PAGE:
Age spots, which are also referred to as liver spots or sun spots, appear as flat, dark brown spots. These are somewhat oval in shape with irregular borders. They are mostly found on the back of the hands, forearms, shoulders, back, and face. These are quite common on hands among people aged 50 and above. However, younger people can also get affected by this skin problem.
The main cause of liver spots is excessive exposure to the sun over a prolonged period of time. When the skin surface is exposed to ultraviolet radiation of the sun, the melanocytes cells which are responsible for production of skin pigment become overly active. As a result, these cells start producing high amount of skin pigment named melanin. Normally, melanin plays a major role in protecting the underlying layers of skin from the sun. When there is an overproduction of melanin, it gets accumulated in certain spots in the upper layer of the skin, thereby leading to the development of these spots. Usually, it takes several years of ultraviolet radiation exposure to bring about this kind of skin discoloration. Some people are at a higher risk of getting liver spots on the hands due to genetic reasons. In some people, melanin overproduction is triggered by aging. Those who use tanning beds or tanning lamps are at a higher risk of getting such spots.
Though these spots are not harmful, those who are affected by this condition would want to get rid of them for cosmetic reasons. There are several options available for the removal of age spots on hands, such as:
Bleaching Creams: These skin creams contain hydroquinone, which has excellent bleaching qualities that helps to lighten the spots. When applied on hands, it breaks up the pigment molecules and brings back the natural skin color. These creams work very slowly and you have to apply them for several months, before you can see any noticeable changes in the spots. They are available both over the counter, as well as prescription. It is advised that you take the spot removal creams that have been prescribed by your doctor.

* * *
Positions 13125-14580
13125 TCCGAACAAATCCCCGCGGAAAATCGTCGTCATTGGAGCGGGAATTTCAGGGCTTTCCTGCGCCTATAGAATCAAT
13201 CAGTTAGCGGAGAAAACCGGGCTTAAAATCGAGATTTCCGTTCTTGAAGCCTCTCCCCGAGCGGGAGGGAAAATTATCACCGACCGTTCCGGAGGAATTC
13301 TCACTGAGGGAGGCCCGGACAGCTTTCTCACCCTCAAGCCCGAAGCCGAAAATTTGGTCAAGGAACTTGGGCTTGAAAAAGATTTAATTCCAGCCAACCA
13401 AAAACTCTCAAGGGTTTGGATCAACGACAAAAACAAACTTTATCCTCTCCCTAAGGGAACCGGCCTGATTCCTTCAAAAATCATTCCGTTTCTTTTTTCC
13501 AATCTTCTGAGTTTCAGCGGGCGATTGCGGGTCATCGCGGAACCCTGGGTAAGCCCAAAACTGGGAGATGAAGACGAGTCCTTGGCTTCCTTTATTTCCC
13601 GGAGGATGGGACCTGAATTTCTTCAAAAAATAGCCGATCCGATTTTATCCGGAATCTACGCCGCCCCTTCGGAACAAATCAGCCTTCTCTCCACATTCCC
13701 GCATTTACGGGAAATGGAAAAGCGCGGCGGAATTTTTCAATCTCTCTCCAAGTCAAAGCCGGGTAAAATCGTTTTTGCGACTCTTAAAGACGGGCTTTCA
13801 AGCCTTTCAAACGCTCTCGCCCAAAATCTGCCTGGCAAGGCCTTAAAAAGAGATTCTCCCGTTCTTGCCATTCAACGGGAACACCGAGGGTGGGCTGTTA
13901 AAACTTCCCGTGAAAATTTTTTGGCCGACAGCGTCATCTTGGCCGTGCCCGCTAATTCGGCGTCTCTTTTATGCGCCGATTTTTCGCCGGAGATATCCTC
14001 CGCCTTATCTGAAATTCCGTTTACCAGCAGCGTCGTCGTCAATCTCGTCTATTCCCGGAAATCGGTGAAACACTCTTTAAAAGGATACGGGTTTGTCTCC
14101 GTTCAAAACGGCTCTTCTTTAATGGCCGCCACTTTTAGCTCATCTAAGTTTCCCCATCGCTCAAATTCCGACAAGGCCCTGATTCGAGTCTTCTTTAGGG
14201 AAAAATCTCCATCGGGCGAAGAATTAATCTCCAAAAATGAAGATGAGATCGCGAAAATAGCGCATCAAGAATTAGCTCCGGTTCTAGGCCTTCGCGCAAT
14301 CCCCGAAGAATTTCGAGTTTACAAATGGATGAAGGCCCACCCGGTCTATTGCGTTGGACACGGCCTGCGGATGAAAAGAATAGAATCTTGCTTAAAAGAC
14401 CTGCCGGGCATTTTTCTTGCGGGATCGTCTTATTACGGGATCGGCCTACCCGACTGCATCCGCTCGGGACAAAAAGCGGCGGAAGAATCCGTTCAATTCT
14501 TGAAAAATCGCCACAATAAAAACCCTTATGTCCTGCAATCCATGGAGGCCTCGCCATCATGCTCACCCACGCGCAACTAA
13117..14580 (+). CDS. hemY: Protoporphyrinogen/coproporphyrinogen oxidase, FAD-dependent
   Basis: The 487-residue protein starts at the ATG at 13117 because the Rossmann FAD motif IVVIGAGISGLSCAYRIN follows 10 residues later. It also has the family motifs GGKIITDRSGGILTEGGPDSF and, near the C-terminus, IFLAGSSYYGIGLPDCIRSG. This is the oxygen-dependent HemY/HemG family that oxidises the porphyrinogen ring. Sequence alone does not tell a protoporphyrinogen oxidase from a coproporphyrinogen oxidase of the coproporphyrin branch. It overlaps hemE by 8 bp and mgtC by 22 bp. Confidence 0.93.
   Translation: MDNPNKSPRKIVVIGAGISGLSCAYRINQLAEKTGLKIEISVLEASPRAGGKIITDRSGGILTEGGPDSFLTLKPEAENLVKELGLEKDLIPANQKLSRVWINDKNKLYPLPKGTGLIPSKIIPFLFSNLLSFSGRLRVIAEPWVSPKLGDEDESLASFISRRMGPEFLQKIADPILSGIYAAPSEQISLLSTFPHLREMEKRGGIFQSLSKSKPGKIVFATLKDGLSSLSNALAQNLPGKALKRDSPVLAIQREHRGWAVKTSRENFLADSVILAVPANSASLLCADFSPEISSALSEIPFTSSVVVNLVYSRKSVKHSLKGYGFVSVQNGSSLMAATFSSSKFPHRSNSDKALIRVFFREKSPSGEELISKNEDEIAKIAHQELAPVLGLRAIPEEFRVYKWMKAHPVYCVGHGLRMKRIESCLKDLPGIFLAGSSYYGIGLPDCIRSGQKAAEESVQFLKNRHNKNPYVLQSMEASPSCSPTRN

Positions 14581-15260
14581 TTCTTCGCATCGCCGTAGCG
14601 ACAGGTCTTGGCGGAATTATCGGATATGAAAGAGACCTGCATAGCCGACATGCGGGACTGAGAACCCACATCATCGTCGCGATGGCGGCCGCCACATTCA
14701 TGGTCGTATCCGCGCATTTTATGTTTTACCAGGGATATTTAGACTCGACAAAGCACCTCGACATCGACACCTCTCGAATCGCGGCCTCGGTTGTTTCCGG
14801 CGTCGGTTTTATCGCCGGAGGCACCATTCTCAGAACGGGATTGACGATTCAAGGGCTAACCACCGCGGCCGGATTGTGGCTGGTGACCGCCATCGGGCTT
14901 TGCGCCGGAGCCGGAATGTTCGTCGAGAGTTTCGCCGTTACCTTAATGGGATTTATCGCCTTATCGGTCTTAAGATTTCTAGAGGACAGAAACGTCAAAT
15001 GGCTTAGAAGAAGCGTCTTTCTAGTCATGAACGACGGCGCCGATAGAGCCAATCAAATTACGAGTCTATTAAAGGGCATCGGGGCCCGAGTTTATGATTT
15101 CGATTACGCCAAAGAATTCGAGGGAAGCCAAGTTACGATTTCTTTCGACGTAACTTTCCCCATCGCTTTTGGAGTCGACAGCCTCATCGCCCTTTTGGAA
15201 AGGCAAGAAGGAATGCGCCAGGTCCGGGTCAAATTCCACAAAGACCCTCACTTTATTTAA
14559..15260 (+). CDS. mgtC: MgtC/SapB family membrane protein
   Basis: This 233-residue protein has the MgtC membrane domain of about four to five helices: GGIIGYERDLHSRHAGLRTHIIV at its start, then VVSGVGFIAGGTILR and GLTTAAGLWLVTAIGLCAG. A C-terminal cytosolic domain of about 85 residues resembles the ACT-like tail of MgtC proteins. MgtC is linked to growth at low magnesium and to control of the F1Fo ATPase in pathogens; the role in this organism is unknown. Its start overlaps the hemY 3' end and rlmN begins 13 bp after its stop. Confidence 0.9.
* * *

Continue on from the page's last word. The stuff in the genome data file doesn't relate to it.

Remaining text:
Chemical Peels: In this treatment, a mixture of chemicals are applied on the skin that help in removal of the superficial layers of the skin. When the uppermost layer of the discolored skin is peeled off, a new layer of skin grows in that area. It requires a number of sessions before the spots are peeled off completely. It should only be conducted by a clinical dermatologist.
Freezing: This technique is also known as cryotherapy. Here, usually, liquid nitrogen is used as a freezing agent. It is sprayed slowly on the affected area for the purpose of breaking down the accumulated skin pigment. After a few weeks, you will find that the blotchy layer has been stripped off and the underlying light colored skin is exposed. This treatment is effective only when the size of the spots is small.
Laser Treatment: In this procedure, the spots are subjected to laser radiation for the purpose of destruction of the melanocytes that cause skin pigmentation. As a result, the brown spots first turn gray and then a thick, crusty layer forms on the surface of the spots. Later, this layer falls off and healthy pink skin is revealed. Gradually, laser beams promote the growth of new pigment due to which the pinkish color of the skin fades out and the normal skin color is restored. The best part of laser therapy is that it shows results in a short span of time, and does not have any major side effects. However, it is very expensive compared to other methods of age spot removal.
The treatment options that are used for the removal of age spots either have untoward side effects or are highly expensive. Therefore, it is better that you protect your skin from harmful ultraviolet radiation, and thus reduce the chances of sunspots on hands or any other part of the body. Try to avoid direct sun exposure in between 10 a.m. to 4 p.m., when the sunlight is at its highest intensity. Cover up your skin with full-sleeved clothes and large-brimmed hats when you go out in the sun. Many of us often apply sunscreen on our faces but not on the other parts of our body. Apply generous amounts of sunscreen on your hands, as they are also exposed to sunlight.
Disclaimer: This article is for informative purposes only and does not in any way attempt to replace the advice offered by a dermatologist.